The divorce rate has risen to its highest level since 2009, according to the latest figures from the Office for National Statistics.
It’s thought that financial concerns could be one of the main reasons for the rise.
There were 106,959 divorces of opposite-sex couples in 2016, an increase of 5.8% compared with 2015.
This amounted to 8.9 divorces per 1,000 married men and women aged 16 and over.
Despite this, divorce rates in 2016 were more than 20% lower than the recent peak in 2003 and 2004.
The divorce rate was highest among men aged 45 to 49 and women aged 30 to 39. More than six out of 10 divorces were petitioned by the wife, with unreasonable behaviour being the most common reason given.
Nicola Haines, from the ONS, said it was important to view the figures in a wider context.
She said: “Although the number of divorces of opposite-sex couples in England and Wales increased by 5.8% in 2016 compared with 2015, the number remains 30% lower than the most recent peak in 2003.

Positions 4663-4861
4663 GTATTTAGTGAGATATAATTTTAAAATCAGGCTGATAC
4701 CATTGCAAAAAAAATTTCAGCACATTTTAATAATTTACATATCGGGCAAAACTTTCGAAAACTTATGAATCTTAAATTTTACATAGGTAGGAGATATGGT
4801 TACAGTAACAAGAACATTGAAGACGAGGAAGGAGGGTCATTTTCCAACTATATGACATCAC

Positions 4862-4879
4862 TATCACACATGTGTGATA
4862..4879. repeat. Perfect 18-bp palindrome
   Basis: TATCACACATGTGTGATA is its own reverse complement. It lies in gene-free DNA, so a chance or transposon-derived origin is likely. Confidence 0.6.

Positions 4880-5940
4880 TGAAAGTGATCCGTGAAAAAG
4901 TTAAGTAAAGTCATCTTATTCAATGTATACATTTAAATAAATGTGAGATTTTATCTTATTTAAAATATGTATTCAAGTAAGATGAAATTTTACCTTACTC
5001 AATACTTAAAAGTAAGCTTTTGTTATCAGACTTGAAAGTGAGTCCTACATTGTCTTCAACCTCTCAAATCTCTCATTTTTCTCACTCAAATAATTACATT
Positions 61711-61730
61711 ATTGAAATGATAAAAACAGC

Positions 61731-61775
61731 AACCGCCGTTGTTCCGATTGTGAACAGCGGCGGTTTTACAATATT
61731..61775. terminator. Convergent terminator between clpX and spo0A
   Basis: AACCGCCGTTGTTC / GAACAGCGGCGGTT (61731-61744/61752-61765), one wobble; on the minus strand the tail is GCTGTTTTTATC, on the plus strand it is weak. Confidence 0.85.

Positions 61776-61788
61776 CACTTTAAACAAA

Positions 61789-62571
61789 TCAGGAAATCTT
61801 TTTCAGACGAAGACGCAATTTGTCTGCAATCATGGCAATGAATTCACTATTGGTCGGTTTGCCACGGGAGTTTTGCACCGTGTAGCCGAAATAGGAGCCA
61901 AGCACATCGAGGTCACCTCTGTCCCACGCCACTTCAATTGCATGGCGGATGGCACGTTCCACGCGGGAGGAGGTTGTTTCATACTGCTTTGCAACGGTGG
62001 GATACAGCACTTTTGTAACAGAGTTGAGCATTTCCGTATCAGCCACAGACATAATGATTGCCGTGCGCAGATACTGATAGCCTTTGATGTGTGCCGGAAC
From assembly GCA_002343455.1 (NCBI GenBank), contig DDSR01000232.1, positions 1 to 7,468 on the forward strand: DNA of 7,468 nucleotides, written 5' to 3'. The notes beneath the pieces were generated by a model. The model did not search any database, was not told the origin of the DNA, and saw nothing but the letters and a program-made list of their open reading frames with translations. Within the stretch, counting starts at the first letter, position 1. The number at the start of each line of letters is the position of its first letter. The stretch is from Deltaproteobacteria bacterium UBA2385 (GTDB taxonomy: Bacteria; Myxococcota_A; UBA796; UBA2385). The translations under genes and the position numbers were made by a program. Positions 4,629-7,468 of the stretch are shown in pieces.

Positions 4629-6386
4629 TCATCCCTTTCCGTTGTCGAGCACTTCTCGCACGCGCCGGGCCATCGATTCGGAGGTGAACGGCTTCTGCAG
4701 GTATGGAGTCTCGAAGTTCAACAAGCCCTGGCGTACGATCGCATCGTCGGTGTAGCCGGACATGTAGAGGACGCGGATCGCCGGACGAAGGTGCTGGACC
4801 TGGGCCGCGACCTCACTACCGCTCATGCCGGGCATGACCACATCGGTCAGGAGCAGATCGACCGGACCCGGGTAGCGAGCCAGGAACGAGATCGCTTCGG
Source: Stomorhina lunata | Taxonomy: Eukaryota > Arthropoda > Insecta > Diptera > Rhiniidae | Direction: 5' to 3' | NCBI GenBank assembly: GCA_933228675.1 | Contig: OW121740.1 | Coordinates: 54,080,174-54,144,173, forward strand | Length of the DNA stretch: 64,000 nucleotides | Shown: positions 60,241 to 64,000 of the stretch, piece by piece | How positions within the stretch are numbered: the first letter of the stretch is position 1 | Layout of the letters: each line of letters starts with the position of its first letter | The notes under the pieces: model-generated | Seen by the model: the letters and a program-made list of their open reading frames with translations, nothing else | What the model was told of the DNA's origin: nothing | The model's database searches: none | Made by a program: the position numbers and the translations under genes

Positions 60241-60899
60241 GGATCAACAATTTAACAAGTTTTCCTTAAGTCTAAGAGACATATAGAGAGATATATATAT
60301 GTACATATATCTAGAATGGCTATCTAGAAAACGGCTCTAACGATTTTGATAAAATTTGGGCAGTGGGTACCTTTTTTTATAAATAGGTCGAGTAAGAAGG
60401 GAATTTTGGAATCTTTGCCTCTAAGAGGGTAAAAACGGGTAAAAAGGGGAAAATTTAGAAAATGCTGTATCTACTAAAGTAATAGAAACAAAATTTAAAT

“This is the second year that divorces among same-sex couples have been possible since the introduction of marriages of same-sex couples in March 2014. Our latest marriage figures show that of the 4,850 marriages formed between same-sex couples in 2014, 56% were female couples.
“In 2016, there were 112 divorces among same-sex couples, with female couples accounting for 78% of these.”
Chris Sherwood, chief executive of the relationship support charity Relate, said: “It is unclear as to why there was a slight increase in divorces in 2016 and as to whether this rise will continue or not.
“We know that money worries are one of the top strains on relationships and it may be that rising levels of household debt and stagnating pay growth could be contributing factors.”
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